31 Oct 2014. Sticheln is an old trick-taking game which I quite like. It has two features which make it very interesting. There is a pain colour (or suit) that you must select at the start of every hand. Each card you capture is worth one point, but if you capture cards of your pain colour, they are worth negative points based on the card value. The other interesting feature is for every trick, any colour played that is different from the colour of the first card played is a trump colour. This means it is quite rare for the first card to win any trick, because as soon as someone else plays a different colour, that new colour will trump the first card.
When playing Sticheln you need to be careful not to win cards of your pain colour while winning as many other coloured cards as possible. It is important to watch others' pain colours, because sometimes you do want to serve them a good dose of pain. You manipulate your opponents' fears to allow you to win tricks. You appeal to their greed to help you get rid of your pain colour. What an evil game!
Allen, Ivan and Ainul. We played at Boardgamecafe.net. I arrived early and there were only three of us initially. Since we were waiting for others to arrive, I suggested playing one quick round of Sticheln. Halfway through sorting out the cards needed for a 3-player game and explaining the rules, another friend arrived. We asked him to join us, and we re-sorted the cards and restarted the game explanation. Then halfway through that, yet another friend arrived, whom we invited to join us too. This repeated a few times until we had 8 players - the max the game could support. This was my first time ever playing 8-player Sticheln. It's probably not the best number, but it was funny to have tried it this way. The big numbered cards are scary! Negative twenty?! Oh yeah...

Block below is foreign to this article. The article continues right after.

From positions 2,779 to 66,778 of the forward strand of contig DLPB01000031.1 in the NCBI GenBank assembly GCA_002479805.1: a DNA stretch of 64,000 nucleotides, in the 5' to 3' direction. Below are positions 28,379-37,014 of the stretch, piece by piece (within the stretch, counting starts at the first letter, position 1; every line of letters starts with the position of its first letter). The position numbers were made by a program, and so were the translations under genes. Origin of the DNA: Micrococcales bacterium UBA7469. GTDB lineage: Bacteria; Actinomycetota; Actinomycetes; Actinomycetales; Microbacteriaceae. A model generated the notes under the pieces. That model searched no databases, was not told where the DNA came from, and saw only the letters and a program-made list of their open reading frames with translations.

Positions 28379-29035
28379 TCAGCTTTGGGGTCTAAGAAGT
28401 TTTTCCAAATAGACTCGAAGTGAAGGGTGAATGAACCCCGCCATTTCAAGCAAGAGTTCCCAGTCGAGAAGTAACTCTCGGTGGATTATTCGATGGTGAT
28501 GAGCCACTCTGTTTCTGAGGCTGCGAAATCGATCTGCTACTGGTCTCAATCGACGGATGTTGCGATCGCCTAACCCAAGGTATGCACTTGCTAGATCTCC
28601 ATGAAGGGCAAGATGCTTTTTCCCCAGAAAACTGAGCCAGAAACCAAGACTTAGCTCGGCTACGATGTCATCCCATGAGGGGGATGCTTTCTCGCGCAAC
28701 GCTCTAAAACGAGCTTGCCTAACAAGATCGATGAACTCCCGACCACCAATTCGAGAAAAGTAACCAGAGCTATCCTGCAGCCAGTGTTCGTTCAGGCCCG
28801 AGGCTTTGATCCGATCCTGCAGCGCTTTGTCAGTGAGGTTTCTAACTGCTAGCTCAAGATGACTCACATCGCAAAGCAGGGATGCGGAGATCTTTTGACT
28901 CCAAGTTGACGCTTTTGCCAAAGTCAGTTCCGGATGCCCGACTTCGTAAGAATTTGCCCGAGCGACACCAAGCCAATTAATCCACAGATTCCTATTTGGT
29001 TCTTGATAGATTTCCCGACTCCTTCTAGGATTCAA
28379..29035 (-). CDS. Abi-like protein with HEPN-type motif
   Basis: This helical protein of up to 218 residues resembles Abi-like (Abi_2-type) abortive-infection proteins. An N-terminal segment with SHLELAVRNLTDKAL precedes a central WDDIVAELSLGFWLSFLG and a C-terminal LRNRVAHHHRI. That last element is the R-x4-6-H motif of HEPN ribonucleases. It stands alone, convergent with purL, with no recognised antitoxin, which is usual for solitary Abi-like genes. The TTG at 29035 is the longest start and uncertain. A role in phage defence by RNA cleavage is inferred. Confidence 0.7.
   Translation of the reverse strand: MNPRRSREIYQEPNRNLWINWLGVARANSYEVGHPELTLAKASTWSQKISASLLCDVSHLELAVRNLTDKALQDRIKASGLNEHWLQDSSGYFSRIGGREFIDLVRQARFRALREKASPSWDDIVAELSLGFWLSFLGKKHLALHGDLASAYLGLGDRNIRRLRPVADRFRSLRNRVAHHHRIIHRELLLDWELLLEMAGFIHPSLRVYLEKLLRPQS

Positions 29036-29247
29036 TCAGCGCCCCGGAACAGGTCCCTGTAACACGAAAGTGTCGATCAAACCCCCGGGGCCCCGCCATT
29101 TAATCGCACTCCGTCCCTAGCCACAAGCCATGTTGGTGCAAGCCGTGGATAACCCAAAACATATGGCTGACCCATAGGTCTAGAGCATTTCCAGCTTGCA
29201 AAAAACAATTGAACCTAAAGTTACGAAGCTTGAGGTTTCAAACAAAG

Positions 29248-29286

I have played River Dragons (Dragon Delta) with my family before as a 4-player game. That time Shee Yun won within two rounds as we were not prepared to stop her. This time I played this as a 6-player game, all players being boardgame veterans. The game was, needless to say, quite different from my previous experience. A more crowded board meant we got into each others' ways more easily. Then the other thing is we had no qualms with programming dragon cards to mess with one another. A dragon card cancels an opponent's action, which can severely mess up his programmed sequence of moves.
That black #2 bridge looks dodgy. Looks like a government project going nowhere.
Guess who's the ninja.
We built quite a complex mishmash of bridges. Dith was the eventual winner. In that last round, we could have played dragon cards to stop him, but we were all hoping someone else would do it, so that we could save one action. Our selfishness worked against us and allowed Dith to complete his final dash.